With so many people speaking on his behalf, it’s hard to discern the voice of Christ. When we the actions and attitudes we experience in our churches do not match the Jesus we read about in scripture, it’s hard to know where to turn.

Jesus never wrote a book. What we know of him is what was written down by the men who knew best, who walked with him and called him their teacher and friend.

They wrote about how he shocked them with the things he’d teach, how he flipped classical ideas about servant-hood, leadership, wealth, and strength upside down. He said that in him that the hungry would be fed and the weary would have rest.

They described how he infuriated religious people by associating with sinners; sharing meals with thieves and sex workers, extending a healing touch to diseased men and women, and showing mercy to the least qualified. He dignifying people by listening to them, restoring them, and offering them a place at the table.

He demonstrated humility by washing his disciples feet, reminding Peter that it is only by coming face to face with our filth that he can make us clean. God, from the moment he was born to a poverty stricken teenager in a Palestinian barn, proved he was not afraid of a mess, least of all the mess inside of us.

When I read the scriptures, I’m overcome with him. I bet he smelled of wood chippings and the sea, of dust and sweat, of wine and anointing oil. He calmed the storms and touched the wounded and called a rich young ruler to give away his possession to the poor and to follow after him, because it is in him, and not in wealth, that the fullness of joy could be found.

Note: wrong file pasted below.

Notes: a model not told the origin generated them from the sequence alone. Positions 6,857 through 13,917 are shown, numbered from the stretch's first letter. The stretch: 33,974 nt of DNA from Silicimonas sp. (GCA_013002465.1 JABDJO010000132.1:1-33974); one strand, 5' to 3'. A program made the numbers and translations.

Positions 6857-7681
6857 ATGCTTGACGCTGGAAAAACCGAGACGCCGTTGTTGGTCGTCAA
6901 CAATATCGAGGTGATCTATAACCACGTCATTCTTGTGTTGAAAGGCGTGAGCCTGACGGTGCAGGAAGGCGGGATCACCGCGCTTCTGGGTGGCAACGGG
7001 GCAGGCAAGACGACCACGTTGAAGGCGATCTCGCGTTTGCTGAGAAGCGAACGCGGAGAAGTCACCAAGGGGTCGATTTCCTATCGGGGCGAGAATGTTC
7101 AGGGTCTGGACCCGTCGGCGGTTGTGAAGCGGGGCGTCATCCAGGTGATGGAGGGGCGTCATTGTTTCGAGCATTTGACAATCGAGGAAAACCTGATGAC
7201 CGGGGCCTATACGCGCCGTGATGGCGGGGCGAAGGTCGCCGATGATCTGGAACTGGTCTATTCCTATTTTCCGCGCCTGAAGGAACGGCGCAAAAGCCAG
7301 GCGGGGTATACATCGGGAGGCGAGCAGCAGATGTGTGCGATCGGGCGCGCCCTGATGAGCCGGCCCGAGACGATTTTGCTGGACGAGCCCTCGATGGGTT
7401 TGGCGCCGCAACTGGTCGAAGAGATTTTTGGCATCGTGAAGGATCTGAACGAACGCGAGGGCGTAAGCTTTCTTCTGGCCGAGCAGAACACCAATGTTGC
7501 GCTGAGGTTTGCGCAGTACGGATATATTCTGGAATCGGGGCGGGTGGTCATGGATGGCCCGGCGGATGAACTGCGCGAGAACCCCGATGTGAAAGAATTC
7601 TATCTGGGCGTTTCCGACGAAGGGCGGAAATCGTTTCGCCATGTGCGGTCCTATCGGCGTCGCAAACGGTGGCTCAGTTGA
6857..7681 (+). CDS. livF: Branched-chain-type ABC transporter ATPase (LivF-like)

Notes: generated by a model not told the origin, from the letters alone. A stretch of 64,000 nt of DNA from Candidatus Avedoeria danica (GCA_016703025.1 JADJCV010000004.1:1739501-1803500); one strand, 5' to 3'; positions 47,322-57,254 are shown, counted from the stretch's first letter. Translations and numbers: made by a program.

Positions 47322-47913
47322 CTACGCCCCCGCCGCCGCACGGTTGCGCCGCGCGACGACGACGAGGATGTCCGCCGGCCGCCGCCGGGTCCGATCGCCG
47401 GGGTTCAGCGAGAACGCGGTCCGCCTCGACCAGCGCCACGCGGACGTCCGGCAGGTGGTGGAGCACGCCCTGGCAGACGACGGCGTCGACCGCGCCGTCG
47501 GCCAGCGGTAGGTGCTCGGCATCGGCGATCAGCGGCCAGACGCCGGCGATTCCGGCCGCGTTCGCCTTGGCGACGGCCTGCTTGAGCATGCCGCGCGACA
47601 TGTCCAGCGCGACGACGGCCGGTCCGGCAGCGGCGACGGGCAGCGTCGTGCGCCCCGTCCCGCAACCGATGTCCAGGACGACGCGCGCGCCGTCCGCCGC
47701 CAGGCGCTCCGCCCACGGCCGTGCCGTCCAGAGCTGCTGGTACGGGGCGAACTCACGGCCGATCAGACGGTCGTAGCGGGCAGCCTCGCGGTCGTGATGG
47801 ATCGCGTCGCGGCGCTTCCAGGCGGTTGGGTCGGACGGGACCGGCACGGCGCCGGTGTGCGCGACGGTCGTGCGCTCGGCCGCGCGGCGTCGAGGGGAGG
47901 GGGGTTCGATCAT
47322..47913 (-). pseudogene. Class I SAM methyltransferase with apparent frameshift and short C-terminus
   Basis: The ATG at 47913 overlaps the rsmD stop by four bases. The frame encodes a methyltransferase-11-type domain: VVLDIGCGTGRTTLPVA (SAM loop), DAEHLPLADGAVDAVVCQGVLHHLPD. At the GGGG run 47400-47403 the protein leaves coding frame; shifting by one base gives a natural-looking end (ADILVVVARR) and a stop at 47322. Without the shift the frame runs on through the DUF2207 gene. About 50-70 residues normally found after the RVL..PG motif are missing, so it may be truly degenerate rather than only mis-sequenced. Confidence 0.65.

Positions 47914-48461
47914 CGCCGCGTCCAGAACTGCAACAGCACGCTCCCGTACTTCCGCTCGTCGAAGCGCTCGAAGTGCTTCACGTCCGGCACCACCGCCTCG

Two Thousand years later, Joel Osteen and Oprah Winfrey sit comfortably in their luxury homes, television cameras filming as they roll their heads back in laughter. “What kind of God would want anyone to be poor?” They ask, rhetorically. “I just don’t see the bible that way.”

On another channel you might see Christians protesting gay rights, with picket signs and loudspeakers.

Another still may feature the story of a christian who feels he is being religiously persecuted by a lack of gender specific toy aisles at Target, or an abundance of “Happy Holiday” decor where “Merry Christmas” ought to be. Eventually, you just turn the TV off.

One of the main frustrations our generation has with the church is the dissonance we sense between the person of Jesus and the culture of American Christianity.

It would a terrible mistake to suggest that all churches are guilty of close mindedness, derision, or exclusivity. That may be an easy generalization for people to make, but it’s simply not true. However, it is also a mistake for Christians to decline to talk about the problems in our traditions, some which are not so obvious as the ones we see on TV. We should not ignore or excuse commonplace distortions of the gospel that affect people both inside and outside of the church. It’s okay to be frustrated.

I certainly have my own frustrations.

At many a Sunday morning service, a Christian’s job is to show up, smile, and listen to 40 minutes worth of good advice. We do not raise our hands to pose a question, we do not struggle out in the open, or bleed on the clean church floors.

We keep a checklist of the things we are for the things we are against: of things which are sins and things which belong on our moral to-do list. We remain in God’s karmic good graces by observing them.